Best Answer

Softer, stronger and longer

Nanotechnology is big news in sport. Scientists are already using nanomaterials to make top-of-the-range equipment with enhanced properties. Shock-absorbing shoes give softer landings, balls keep their pressure for longer gameplay, and stronger tennis rackets and Golf clubs can deliver more powerful, straighter shots.

Shock revelation

The foam in trainers has been cushioning our feet for over ten years. But no-one knew exactly why it was so good at absorbing shocks. Powerful new microscopes have revealed the answer is in the foam's nanostructure.

Chains of molecules are arranged in repeating sequences, and the length of this sequence is crucial. Scientists can now adjust the foam ingredients, making tiny changes to the repeating sequence to control the foam's shock-absorbing performance.

Getting the ball rolling

Nanotechnology made its Davis Cup debut in 2002, in a tennis ball with long-lasting bounce. Inside the 'Double Core' ball there's an extra layer - a coating made of 1 nanometre-thick clay platelets mixed with rubber. The platelets create a maze that slows down air flowing through it, so the ball stays inflated for longer.

Trapping air is useful for many things, not just tennis balls. The barrier coating could stop air from spoiling your food through the wrapping, keep chemicals from touching your skin and prevent car tyres losing pressure.

In full swing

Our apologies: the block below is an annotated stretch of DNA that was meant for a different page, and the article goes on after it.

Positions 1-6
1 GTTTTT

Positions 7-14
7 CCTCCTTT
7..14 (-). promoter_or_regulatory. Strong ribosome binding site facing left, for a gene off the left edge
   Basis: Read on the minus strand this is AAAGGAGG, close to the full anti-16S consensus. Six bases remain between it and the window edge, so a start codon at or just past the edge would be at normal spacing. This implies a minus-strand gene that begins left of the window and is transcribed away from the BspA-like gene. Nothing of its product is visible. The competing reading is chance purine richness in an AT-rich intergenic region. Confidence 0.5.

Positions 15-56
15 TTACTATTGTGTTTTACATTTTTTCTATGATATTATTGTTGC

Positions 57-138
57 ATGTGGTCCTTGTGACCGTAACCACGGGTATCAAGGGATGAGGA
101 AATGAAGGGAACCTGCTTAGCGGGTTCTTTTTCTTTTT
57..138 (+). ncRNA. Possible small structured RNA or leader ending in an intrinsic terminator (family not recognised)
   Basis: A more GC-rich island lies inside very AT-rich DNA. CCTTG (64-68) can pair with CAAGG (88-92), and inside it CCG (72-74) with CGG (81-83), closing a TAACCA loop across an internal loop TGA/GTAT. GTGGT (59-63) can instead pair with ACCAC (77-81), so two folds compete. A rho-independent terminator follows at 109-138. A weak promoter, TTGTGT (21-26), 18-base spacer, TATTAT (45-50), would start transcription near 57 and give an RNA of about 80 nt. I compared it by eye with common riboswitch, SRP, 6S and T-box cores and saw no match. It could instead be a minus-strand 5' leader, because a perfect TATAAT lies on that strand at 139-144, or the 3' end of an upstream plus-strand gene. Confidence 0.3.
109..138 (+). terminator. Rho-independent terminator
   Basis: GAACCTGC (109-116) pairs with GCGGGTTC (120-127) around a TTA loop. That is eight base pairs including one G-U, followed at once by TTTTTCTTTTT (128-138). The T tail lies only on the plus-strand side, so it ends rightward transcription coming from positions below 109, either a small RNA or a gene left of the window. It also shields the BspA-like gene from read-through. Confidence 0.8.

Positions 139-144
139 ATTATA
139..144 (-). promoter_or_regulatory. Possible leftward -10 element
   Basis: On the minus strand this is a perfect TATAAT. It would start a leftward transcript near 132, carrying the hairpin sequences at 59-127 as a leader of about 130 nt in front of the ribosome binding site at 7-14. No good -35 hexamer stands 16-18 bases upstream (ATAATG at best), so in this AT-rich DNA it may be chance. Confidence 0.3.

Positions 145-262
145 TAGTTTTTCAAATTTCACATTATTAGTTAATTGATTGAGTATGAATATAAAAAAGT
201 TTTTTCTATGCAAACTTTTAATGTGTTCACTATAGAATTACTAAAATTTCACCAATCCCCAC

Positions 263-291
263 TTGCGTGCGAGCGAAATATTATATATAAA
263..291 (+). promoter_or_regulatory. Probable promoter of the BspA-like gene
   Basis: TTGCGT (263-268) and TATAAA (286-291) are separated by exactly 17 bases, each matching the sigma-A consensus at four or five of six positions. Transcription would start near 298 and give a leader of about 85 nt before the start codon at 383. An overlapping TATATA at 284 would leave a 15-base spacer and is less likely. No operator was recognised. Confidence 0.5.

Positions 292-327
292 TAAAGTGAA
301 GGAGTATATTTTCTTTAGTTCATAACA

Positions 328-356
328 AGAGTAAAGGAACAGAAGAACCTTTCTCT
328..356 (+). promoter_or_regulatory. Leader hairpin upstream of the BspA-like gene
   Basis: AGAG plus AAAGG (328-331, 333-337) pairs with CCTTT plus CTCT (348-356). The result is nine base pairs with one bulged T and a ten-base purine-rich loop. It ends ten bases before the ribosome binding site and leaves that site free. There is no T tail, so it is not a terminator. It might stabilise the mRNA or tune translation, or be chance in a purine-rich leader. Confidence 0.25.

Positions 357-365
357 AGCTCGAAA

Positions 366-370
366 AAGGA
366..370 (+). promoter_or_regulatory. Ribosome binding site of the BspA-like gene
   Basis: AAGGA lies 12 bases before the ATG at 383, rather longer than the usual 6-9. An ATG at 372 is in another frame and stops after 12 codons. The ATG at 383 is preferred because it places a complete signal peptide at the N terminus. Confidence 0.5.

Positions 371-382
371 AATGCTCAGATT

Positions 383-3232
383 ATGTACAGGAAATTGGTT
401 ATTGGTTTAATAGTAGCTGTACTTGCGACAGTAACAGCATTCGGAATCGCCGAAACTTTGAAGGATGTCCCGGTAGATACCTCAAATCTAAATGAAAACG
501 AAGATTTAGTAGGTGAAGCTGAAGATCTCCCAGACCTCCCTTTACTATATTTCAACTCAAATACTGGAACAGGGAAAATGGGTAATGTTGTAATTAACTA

Nano-sized ingredients are now making a big impact in sport. When added to materials such as carbon fibre, they create lighter, stronger composite materials.

Tennis and golf are leading the way, with nano-composite-enhanced rackets and clubs. And last year, nanotechnology made it onto the winner's podium. Roger Federer won Wimbledon using a racket reinforced with nano-sized
silicon-dioxide crystals incorporated into the frame.

Up and down mountains

Other sports are following suit. Mountain bikers are taking advantage of the strength of carbon nanotubes, using them to make super-strong handlebars.

In winter 2005, nanotechnology will hit the ski slopes. The same silicon-dioxide crystals that reinforce Roger Federer's tennis rackets are adding flexibility control to the ski's tip and tail, allowing slicker turns and a smoother ride.

Is everyone a winner?

Surely better top-of-the-range sporting products can only be a good thing, can't they?

As yet, there is little evidence to suggest that nano-sized particles which are fixed into other materials, as they are in sports equipment, offer cause for concern. But we will need to monitor new products to ensure that in manufacture, and throughout their lifetime, nanoparticles aren't released as materials degrade. And at the end of their useful life we'll need to dispose of products safely.

Clever clothes

Clothes have just got clever. Nano-sized treatments are giving fabrics novel and useful properties. Synthetic materials draw moisture away from the wearer's skin, just like cotton. Spills don't soak in, they just roll away. Stubborn stains wash out easily. And smells never get stuck in.

But while the technology might be new, and the products cutting-edge, the scientists who created them looked to nature for inspiration.

User Avatar

Wiki User

11y ago
This answer is:
User Avatar
More answers
User Avatar

Wiki User

12y ago

chelsea fc rule down with man u

This answer is:
User Avatar

Add your answer:

Earn +20 pts
Q: What makes Padraig Harrinton's golf clubs so strong?
Write your answer...
Still have questions?
magnify glass